Wednesday, April 24, 2024

FAMILY FUSION: ‘Desexing’ our generation


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“AND IT CAME TO PASS.” Those words are found 396 times in the Holy Bible and are often used to confirm pronouncements previously made by someone.

Today, however, I am making reference to those words within the context of expressions spoken by the late Paula Ettelbrick, renowned lesbian lawyer and chair of International Gay & Lesbian Human Rights Commission. 

In The Weekly Standard, on August 4, 2003, she is quoted as saying: “Being queer is more than setting up house, sleeping with a person of the same gender and seeking state approval for doing so. Being queer means pushing the parameters of sex, sexuality and family, and in the process, transforming the very fabric of society. We must keep our eyes on the goals of providing true alternatives to marriage and radically re-ordering society’s view of reality.” 

Ettelbrick seemed to have laid the foundation for what is now being played out on the world stage as it pertains to what I am calling the “desexing” of our generation. It is evident that just 13 years after her challenge to her followers and the rest of the world, her statement has borne much “fruit”, thanks to a relentless, strategic and systematic drive by her supporters and sympathisers worldwide to bring the LGBTQ objectives to pass.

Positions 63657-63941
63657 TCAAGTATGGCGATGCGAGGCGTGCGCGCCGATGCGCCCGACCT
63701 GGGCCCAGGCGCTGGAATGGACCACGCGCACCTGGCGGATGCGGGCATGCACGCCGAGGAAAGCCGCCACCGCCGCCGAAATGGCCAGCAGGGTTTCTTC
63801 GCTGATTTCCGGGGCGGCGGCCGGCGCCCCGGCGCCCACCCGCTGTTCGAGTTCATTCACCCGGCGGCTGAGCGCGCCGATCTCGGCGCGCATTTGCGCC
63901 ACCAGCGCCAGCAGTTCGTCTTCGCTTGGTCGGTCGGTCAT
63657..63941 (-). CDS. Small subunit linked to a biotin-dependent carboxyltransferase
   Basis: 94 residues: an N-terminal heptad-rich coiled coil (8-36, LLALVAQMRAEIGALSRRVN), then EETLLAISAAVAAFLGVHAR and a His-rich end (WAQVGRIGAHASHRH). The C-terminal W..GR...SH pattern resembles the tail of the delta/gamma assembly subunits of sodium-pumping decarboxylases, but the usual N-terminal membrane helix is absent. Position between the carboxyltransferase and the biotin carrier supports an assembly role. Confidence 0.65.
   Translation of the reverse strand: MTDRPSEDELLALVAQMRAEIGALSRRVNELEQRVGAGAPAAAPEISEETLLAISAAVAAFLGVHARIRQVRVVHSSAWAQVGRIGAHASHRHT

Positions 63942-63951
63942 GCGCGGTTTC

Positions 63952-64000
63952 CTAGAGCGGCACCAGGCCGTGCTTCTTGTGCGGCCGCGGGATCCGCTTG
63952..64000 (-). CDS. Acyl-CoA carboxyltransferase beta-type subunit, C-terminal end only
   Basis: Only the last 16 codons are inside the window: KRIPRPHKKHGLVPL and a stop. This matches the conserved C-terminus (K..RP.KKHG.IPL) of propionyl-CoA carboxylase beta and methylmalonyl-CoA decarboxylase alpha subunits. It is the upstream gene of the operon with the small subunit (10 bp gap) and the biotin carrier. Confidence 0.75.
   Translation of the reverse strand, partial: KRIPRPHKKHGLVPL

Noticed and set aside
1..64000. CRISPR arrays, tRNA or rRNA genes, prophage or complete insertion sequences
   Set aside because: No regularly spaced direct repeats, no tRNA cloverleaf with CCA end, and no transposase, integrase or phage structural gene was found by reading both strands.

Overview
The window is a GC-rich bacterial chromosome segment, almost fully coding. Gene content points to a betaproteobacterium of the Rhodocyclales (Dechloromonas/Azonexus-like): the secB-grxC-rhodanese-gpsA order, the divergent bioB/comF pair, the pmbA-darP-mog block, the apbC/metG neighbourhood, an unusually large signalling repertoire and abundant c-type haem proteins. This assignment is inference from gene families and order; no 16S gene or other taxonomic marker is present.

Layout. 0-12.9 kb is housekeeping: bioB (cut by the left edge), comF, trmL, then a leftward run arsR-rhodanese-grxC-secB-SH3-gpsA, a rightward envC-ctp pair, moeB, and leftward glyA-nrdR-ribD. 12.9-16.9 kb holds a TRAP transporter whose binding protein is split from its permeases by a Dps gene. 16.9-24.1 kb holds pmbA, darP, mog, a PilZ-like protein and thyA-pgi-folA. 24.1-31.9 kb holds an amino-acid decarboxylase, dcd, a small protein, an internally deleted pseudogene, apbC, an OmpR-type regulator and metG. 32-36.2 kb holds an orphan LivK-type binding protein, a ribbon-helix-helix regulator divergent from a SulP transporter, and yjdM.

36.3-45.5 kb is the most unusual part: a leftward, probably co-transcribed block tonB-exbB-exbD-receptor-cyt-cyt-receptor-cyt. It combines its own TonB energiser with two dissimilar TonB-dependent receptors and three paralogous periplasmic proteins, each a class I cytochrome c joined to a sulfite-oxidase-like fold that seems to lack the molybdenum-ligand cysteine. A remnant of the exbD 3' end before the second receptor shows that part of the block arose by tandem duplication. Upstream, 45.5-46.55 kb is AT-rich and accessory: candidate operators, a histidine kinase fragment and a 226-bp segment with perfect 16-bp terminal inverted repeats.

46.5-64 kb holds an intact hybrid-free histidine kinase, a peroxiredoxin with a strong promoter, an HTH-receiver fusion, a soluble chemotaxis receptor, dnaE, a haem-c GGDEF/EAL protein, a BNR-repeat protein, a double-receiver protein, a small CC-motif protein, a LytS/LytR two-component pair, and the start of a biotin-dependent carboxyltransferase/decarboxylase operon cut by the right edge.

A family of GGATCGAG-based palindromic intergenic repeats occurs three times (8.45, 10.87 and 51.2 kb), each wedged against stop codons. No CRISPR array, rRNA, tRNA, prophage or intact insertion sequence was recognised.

Phase 1 of her goal of “seeking state approval” came to pass on June 26, 2015 when the Supreme Court in the United State declared same-sex marriage legal in all 50 states. So less than ten per cent of the entire population of the US persuaded the lawmakers to make a life-changing move away from the natural family. 

Once Phase 1 of Ettelbrick’s goal was achieved, it became very easy for Phase 2 – “transforming the very fabric of society” by “pushing the parameters of sex, sexuality and the family” – to take centre stage. A glance at the cultural changes pertaining to sex and sexuality should be enlightening.